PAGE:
Key learning points:
- Definitions of abnormal uterine bleeding (AUB)
- Overview of evaluation and causes
- Health education opportunities
Changes in menstrual patterns are a common reason for women to visit their general practitioner. Abnormal uterine bleeding (AUB) may impact massively on a woman’s quality of life,1 leading to time off work, affecting finances and family life.
This article will look at the standard terminology for AUB and the primary care nurse’s role in diagnosis. It will also explore the unique position the primary care nurse is in to educate women to recognise the need to report changes in their menstrual history.
AUB is characterised as any change from a woman’s normal menstrual cycle, heavy menstrual bleeding being the most common affecting up to 30% of women in their reproductive years.2 It has been defined as “excessive menstrual blood loss which interferes with the woman’s physical, social, emotional, and/or material quality of life... [that] can occur alone or in combination with other symptoms.”3 AUB is further categorised by volume, frequency, duration, and regularity of flow, as well as timing, from inter- menstrual or premenstrual to breakthrough bleeding. Table 1 illustrates the descriptions and terminology identified by an expert international consensus statement.4,5
Bleeding that is abnormal in duration, volume, and/or frequency and has been present for most of the last six months.
Evaluation of AUB
Accurate history taking alongside physical examination supports a timely diagnosis and correct treatment.
Nurses may be taking a formal history as part of a “well woman” check, but may also find that during other planned consultations such as a diabetic or hypertension clinic a woman may open up about her changes in menstrual history. It is important to elicit the frequency, timing-for example post coital, often seen with cervical pathology-volume and regularity of the bleeding. This can help differentiate anovulatory bleeding from ovulatory bleeding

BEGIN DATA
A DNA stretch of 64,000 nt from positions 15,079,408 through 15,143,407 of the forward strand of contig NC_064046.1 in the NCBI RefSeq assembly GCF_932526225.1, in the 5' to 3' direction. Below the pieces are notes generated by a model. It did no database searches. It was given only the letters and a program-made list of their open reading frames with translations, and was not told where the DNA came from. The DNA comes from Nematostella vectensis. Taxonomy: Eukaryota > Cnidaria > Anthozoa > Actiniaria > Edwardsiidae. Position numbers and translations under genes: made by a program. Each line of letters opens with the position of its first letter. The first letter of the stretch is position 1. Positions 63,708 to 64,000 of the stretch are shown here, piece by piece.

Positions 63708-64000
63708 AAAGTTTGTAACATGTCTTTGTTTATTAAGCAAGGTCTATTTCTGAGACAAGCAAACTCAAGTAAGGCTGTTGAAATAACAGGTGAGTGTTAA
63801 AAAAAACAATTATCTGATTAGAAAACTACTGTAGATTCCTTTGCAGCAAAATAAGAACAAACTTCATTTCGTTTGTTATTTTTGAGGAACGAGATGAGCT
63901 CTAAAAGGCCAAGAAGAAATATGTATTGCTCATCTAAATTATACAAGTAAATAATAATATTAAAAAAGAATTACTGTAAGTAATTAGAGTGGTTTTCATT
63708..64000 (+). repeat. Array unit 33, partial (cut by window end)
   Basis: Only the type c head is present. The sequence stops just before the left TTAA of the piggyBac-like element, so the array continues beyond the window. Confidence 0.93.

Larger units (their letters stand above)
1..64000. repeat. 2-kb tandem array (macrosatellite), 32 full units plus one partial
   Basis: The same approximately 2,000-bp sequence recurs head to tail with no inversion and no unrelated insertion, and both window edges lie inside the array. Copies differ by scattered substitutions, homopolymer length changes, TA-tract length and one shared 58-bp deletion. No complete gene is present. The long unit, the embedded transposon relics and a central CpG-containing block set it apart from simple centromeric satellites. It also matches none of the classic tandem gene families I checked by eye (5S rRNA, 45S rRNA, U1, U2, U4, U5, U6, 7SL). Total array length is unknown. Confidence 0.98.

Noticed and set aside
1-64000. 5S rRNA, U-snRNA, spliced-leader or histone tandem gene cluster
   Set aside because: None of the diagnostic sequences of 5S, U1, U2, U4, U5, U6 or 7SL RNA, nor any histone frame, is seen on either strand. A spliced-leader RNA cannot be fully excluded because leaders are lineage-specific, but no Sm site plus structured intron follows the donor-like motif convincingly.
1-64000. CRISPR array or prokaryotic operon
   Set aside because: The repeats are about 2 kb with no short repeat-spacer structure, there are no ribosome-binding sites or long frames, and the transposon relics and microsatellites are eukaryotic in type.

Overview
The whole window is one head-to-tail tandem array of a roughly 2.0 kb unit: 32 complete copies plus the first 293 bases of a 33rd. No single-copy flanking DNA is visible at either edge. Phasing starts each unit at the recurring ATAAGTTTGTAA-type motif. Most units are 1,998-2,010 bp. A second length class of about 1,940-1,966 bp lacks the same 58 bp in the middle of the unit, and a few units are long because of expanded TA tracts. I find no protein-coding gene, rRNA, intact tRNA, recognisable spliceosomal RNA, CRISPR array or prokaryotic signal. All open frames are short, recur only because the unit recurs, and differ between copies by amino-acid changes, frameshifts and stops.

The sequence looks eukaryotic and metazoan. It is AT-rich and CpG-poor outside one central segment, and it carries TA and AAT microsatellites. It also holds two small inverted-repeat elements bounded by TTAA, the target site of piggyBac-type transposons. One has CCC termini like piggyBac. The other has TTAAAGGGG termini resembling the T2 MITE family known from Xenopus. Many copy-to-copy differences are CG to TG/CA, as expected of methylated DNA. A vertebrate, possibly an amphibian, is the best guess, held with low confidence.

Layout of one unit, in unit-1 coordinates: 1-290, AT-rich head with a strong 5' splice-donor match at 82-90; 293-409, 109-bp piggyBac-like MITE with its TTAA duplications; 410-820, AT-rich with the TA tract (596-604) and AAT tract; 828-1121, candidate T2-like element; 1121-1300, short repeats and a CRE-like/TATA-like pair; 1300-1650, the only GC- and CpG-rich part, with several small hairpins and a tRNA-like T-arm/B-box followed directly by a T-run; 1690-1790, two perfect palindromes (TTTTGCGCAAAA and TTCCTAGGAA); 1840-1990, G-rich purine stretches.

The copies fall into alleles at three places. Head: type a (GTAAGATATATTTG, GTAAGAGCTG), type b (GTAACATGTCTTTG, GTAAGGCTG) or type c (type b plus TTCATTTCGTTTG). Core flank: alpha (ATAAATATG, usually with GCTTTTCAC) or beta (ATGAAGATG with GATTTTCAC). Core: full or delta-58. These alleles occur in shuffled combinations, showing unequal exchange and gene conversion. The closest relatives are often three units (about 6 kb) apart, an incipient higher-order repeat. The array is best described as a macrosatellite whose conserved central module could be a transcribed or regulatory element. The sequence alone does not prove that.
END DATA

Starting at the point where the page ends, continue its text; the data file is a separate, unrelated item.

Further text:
For example, ovulatory AUB is commonly associated with dysmenorrhea and premenstrual symptoms occurring with regular menstruation. Anovulatory bleeding is generally heavy, irregular and prolonged, can occur at the perimenopause where it could be an indication of endometrial hyperplasia, a potential pre-cursor to cancer.
Elements of history taking should include:
- Vaginal discharge (e.g. colour, odour)
- Impact on quality of life (e.g. sexual and social function)
- Symptoms of anaemia (e.g. fatigue, shortness of breath)
- Cervical screening adherence
- Any pre-existing systemic cause for bleeding (coagulation disorder)
- Medication history to elicit whether pharmacologically induced (e.g. anticoagulants, tamoxifen)
- Family history (endometrial/colon cancer may represent a genetic link in the family known as Lynch Syndrome).
Clinical examination in the primary care setting should include vital signs, weight/BMI, thyroid/skin/abdominal examination. Specific gynaecological examinations could include inspection of the vulva, vagina, cervix, anus and urethra, bi-manual examination of uterus and adnexal structures. A rectal examination may be included if clarity is required on exact site if bleeding (e.g. spotting from haemorrhoids). Bloods should be taken for a full blood count (FBC) if there is a history of heavy bleeding.6 If a cervical smear is overdue this may be a good opportunity to bring it up to date.
In summary a thorough history and clinical examination will guide accurate diagnosis and correct, timely referral to secondary care if needed for further investigation and/or treatment.
Causes of AUB
Generally speaking AUB can be classified as either structural or non- structural.
Polyps: masses of varying size from a few millimetres to several centimetres in the endometrial (inner) lining of the uterus. There are two types. Sessile with a large flat base or more commonly pedunculated, attached to the uterus by a long stalk or pedicle. Pedunculated polyps can protrude through the cervix into the vagina. Larger polyps may be quite vascular.